Minnesota Department of Natural Resources officials are concerned about outbreaks of forest tent caterpillars in northern Minnesota this summer.
The Minnesota DNR offered THIS media release on the issue.
DNR officials will soon be flying an aerial detection survey across the state to pinpoint where defoliation from forest tent caterpillars has occurred this spring and to measure the severity of the outbreaks. Homeowners and foresters have noted an uptick in the forest tent caterpillar population in Minnesota’s northern counties.
Forest tent caterpillars, often referred to as “army worms,” are a native defoliator of a wide variety of hardwood trees and shrubs. Their range in North America extends from coast to coast and from the tree line in Canada to the southern states. Defoliation typically starts in late May in northern Minnesota and is normally finished by mid to late June.
“While the caterpillars don’t cause a health risk to humans, the presence of hundreds (or thousands) of them can be a real headache,” Jana Albers, DNR forest health specialist in Grand Rapids said. “The effects of defoliation on shade trees, ornamental plantings and gardens can also be of concern to the homeowner.”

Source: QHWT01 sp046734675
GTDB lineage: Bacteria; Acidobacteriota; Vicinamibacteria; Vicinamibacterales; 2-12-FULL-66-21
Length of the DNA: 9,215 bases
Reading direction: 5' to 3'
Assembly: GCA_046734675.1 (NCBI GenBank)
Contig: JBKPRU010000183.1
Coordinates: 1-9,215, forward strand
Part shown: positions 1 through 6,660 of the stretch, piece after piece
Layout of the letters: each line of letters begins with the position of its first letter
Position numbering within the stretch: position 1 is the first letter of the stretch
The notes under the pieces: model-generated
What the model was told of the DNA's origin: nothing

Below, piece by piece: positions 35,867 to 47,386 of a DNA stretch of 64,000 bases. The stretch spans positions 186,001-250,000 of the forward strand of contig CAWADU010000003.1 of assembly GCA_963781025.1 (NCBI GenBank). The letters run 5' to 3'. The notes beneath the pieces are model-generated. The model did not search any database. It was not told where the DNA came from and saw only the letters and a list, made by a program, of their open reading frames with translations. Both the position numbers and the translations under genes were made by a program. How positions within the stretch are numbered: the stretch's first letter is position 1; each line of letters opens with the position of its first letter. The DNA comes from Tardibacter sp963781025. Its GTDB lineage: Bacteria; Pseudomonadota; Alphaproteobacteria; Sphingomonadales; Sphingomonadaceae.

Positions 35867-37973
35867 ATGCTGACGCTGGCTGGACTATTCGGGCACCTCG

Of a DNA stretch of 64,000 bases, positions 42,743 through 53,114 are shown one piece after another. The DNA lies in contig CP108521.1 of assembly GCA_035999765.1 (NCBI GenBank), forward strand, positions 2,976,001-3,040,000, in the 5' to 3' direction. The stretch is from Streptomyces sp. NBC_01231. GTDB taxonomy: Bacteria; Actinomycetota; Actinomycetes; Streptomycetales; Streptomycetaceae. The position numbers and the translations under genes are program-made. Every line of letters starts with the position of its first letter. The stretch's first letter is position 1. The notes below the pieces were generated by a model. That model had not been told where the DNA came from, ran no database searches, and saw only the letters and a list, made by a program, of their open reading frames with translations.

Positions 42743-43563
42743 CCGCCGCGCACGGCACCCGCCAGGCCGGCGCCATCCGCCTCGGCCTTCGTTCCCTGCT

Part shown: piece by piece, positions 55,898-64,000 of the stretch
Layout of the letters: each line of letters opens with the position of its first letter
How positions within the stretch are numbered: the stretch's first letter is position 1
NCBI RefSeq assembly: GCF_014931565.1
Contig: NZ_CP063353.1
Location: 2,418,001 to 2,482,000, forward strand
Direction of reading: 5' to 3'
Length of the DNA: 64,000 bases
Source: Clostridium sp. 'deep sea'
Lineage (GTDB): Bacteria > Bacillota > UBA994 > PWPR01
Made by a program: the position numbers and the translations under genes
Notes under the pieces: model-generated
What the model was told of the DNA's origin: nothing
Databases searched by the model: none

Since it is a native insect, native parasites and predators ultimately push an outbreak to a crashing halt, said Albers. Normally there is little effect on the defoliated trees; reduced growth is the main effect. However, if trees are under stress from prolonged drought or have root system damage, defoliation can cause other pests to weaken or kill those trees.
The DNR provides technical advice to homeowners and land owners interested in treating their vegetation. More information about the biology and management tips for forest tent caterpillars can be found HERE.